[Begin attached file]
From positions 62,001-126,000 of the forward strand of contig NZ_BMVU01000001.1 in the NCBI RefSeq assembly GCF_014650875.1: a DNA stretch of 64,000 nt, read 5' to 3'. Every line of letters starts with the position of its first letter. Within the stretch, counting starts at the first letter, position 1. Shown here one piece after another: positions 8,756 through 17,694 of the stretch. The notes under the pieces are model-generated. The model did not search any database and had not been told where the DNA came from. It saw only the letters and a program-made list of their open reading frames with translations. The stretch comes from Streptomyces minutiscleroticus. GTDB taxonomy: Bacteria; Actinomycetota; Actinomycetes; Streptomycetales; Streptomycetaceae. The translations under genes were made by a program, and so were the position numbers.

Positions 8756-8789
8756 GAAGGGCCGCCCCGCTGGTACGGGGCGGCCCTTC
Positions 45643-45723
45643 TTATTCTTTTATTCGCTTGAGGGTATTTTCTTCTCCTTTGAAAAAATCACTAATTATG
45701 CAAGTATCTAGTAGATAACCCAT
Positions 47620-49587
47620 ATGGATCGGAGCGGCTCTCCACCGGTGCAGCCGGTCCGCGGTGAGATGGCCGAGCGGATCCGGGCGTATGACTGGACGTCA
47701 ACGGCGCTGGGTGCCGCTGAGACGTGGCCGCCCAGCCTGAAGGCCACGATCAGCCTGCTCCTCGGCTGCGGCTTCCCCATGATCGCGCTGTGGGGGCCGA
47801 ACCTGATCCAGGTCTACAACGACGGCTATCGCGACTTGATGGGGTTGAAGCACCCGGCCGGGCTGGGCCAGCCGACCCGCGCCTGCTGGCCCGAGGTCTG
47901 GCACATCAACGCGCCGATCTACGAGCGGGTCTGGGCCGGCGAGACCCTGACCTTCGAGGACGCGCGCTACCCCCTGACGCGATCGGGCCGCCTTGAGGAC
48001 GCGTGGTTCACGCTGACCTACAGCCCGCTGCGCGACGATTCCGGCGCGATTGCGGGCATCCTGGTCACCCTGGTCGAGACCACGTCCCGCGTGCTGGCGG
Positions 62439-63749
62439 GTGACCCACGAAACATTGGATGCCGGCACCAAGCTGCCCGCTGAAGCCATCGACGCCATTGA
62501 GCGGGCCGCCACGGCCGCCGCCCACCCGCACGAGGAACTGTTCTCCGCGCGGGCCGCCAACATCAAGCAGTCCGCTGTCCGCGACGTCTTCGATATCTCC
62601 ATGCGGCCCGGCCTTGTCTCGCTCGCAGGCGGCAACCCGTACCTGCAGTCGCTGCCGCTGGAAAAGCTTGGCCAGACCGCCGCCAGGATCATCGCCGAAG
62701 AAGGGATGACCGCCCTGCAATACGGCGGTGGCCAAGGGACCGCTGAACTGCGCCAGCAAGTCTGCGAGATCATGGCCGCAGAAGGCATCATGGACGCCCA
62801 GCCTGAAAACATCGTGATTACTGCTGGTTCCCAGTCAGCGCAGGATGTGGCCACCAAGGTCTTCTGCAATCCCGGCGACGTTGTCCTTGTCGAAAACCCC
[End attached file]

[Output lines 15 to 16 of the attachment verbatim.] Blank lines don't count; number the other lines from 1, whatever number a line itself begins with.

62501 GCGGGCCGCCACGGCCGCCGCCCACCCGCACGAGGAACTGTTCTCCGCGCGGGCCGCCAACATCAAGCAGTCCGCTGTCCGCGACGTCTTCGATATCTCC
62601 ATGCGGCCCGGCCTTGTCTCGCTCGCAGGCGGCAACCCGTACCTGCAGTCGCTGCCGCTGGAAAAGCTTGGCCAGACCGCCGCCAGGATCATCGCCGAAG